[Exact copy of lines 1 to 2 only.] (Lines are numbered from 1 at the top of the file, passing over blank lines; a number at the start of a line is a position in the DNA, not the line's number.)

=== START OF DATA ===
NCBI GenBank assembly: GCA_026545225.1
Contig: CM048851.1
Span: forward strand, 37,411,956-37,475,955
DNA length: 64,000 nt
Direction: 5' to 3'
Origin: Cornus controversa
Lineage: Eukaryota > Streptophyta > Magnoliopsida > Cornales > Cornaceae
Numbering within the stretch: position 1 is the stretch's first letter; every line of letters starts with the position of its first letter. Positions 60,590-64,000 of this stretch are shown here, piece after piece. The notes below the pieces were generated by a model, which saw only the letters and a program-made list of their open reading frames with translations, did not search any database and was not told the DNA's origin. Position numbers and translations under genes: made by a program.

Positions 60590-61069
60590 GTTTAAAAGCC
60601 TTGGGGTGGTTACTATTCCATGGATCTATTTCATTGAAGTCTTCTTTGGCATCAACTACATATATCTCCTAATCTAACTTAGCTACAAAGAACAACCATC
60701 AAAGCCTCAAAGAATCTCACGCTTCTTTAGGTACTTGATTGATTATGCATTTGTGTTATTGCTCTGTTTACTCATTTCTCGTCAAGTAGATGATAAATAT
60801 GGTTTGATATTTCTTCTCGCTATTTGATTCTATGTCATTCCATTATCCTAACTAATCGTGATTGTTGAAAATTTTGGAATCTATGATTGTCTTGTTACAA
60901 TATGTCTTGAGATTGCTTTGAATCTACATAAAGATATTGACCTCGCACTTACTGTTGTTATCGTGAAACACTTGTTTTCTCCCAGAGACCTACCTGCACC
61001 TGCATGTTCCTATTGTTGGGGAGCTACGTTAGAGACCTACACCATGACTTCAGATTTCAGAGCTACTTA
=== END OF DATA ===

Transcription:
NCBI GenBank assembly: GCA_026545225.1
Contig: CM048851.1